Really Wild West Bestiary: Gulchers
Of course you can use any creatures from the Starfinder Alien Archive as threats in a Really Wild West campaign, but in most cases you’ll want to reflavor them to something more appropriate for it’s 1891 aesthetic and technology level.
It’s useful to dream up brand-new threats as well of course, to get foes hat are unique to the dangerous world of pulp theosophy and super-science that is Really Wild West. Here is a very RWW-themed undead, which may be encountered alone or in mass numbers as dictated by the plot. If you want to make different of higher-CR gulchers, just take any undead and replace one of its offensive powers with bad off, add false life, lower its EAC by 2 and raise its KAC by 1.
GULCHER (CR 1)
NE Medium undead
Init +2; Senses darkvision 60 ft.; Perception +5
EAC 9; KAC 14
Fort +3; Ref +3; Will +3; DR 3/magic; Immunities undead immunities
Speed 30 ft.
Melee pitchfork (or other tool) +8 (1d6+5 P; critical: bad off) or
Ranged revolver +6 (1d6+1 P)
Special Attacks bad off (DC 11)
Str +4; Dex +2; Con —; Int +0; Wis +1; Cha +0
Skills Athletics +10
Other Abilities unliving
Bad Off (Su)
A gulcher is imbued with the bad times that lead to its sorry state, and can sometimes inflict its bad luck and sad-sack existence on those it hurts. Any attack from a glucher that scores a critical hit causes the target to feel down and out, gaining the sickened condition for 24 hours, or until the target receives a morale bonus (to anything) or is the recipient of a Diplomacy check to improve their attitude.
A gulcher can also attempt to inflict its bad off ability on a creature as a standard action, creaming in contagious misery. Used this way the ability is sense-dependent and the target can negate it with a successful DC 11 Will save.
A DC 11 Mysticism check can identity the nature of a creature being bad off, and reveal the circumstances that negate this effect. Bad off is a curse effect.
False Life (Ex)
A gulcher that doesn’t realize its own true nature is not affected by spells or abilities that only target undead.
Organization solitary, pair, posse (3–12), or settlement (13+)
Gulchers are undead that appear to be gaunt, dirty, badly-tended humans, often dressed in patched and worn prairie clothing, though they can also have the appearance of drovers, gunfolk, miners, merchants, gunfolk, and native people can also become gulchers. Most have sallow skin, yellowed, crooked teeth, stringy hair, and sullen or bloodshot eyes. A few appear jaundiced.
Gulchers are most often normal people who went through a time of despair, tribulation, hunger, and pestilence, and died. But they didn’t notice. Things had been so bad, for so long, that dying would be a relief, and gulchers just don’t expect anything to get better.
As long as a gulcher is unaware it has become an undead, it goes about the dreary and colorless motions of living a life. It eats, if food is available, lies in bed and doesn’t realize it never sleeps, sucks down duststorms and doesn’t realize it should choke. In this state, the gulcher isn’t affected by powers that only effect undead, but it also isn’t immune to fear and emotion effects, and takes the penalties for being shaken at all times (though this is more a dreary lack of verve than true fear).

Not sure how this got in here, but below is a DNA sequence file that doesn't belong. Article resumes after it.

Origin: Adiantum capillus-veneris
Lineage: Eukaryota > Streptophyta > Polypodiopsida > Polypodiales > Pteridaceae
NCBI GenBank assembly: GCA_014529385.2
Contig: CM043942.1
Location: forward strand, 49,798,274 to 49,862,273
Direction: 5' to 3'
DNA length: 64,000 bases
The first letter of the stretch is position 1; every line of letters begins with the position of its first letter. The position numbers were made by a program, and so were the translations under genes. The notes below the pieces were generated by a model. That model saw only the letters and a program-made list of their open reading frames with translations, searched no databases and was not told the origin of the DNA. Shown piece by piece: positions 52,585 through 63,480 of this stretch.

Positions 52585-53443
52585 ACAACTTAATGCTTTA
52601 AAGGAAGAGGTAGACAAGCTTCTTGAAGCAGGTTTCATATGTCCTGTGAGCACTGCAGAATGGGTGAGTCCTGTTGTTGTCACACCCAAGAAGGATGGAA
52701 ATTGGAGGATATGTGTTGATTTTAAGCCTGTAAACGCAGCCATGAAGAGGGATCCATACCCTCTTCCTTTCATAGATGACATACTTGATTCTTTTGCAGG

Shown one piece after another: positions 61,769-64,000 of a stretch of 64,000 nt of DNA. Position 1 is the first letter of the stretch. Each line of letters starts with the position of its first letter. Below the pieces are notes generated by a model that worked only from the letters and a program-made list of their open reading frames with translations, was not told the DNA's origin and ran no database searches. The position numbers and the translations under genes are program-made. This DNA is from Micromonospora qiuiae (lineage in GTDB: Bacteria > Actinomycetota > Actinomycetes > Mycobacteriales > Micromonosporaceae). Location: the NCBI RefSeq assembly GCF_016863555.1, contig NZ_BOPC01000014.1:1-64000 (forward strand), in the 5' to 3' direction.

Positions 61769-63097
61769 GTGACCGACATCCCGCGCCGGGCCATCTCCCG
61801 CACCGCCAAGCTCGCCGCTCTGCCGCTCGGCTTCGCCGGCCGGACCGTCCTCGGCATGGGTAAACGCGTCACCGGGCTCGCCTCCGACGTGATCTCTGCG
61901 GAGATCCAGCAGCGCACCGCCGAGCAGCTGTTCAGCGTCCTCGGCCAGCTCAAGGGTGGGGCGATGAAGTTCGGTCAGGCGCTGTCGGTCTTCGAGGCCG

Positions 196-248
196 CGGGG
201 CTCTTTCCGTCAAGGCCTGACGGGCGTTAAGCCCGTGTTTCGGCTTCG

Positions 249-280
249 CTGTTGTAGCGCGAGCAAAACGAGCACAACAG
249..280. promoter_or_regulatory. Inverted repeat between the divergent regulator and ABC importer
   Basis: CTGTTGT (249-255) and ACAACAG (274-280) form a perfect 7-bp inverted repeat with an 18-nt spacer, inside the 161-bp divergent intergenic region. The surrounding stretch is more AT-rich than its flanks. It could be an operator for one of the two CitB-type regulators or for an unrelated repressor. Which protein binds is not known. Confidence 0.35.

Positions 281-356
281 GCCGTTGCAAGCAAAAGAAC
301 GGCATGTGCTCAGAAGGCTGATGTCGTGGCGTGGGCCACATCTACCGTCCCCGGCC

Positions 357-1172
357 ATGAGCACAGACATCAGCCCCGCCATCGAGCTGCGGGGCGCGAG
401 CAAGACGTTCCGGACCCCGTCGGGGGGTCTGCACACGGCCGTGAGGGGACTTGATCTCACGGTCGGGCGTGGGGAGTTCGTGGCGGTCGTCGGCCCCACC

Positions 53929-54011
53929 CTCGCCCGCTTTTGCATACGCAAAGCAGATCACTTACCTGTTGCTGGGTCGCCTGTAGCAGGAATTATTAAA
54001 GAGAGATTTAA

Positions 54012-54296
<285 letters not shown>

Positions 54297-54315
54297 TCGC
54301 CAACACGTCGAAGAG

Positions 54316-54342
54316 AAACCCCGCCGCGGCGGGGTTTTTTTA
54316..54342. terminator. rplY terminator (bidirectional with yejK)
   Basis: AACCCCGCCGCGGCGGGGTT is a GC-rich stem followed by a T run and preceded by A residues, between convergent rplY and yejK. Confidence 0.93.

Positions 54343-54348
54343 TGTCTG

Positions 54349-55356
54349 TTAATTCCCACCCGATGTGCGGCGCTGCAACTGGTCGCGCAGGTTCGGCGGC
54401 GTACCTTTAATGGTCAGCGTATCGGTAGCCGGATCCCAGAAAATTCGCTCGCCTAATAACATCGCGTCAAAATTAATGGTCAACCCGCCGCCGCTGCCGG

All this changes if the gulcher is made aware of its state. The easiest way to do this is to deal piercing or slashing damage to it – gulchers have thick, black blood and realize the horrible truth of their state if they see their own tarlike vitae. Evidence of their lifeless existence, lack of food, lack of sleep, and so on, can also be used to convince a gulcher it is no longer living with a DC 15 Diplomacy check. Once it knows that even the peace of the grave is denied it, a gulcher is slowly consumed with a desire to make everyone and everything as pained and hopeless as its own existence.
It’s not unknown for entire towns to become gulchers, often during thunderdusts, droughts, and locust plagues. Sometimes one or two take the gray journey, and their desire to cause misery slowly kill off everyone else in town. Othertimes a real bad situation takes out near everyone most all at once. And sometimes, a drakul, ghul, black spirit, or other bigtime black hat decided to take over a town as a base of operation, and intentionally nurses the despair that causes god-fearin’ folk to become the things other folk fear.
In very rare cases, gulchers perform a useful service, such as toiling at a mostly-played out mine that would be pointless for living creatures to port the food and water needed to operate, operating rickety barges on distant rivers with little traffic, or slowly clearing stones from areas that might, in a few decades, be worthwhile farmlands. Of course, these gulchers are also likely to be angered by the sight of anyone doing better than they, and may drown passengers, or dump scorpions into their sleeping blankets.
Posted on May 2, 2018, in Adventure Sketch, Anachronistic Adventurers, Game Design, Microsetting, Starfinder Development and tagged bestiary, gaming, Really Wild West, Starfinder. Bookmark the permalink. Leave a comment.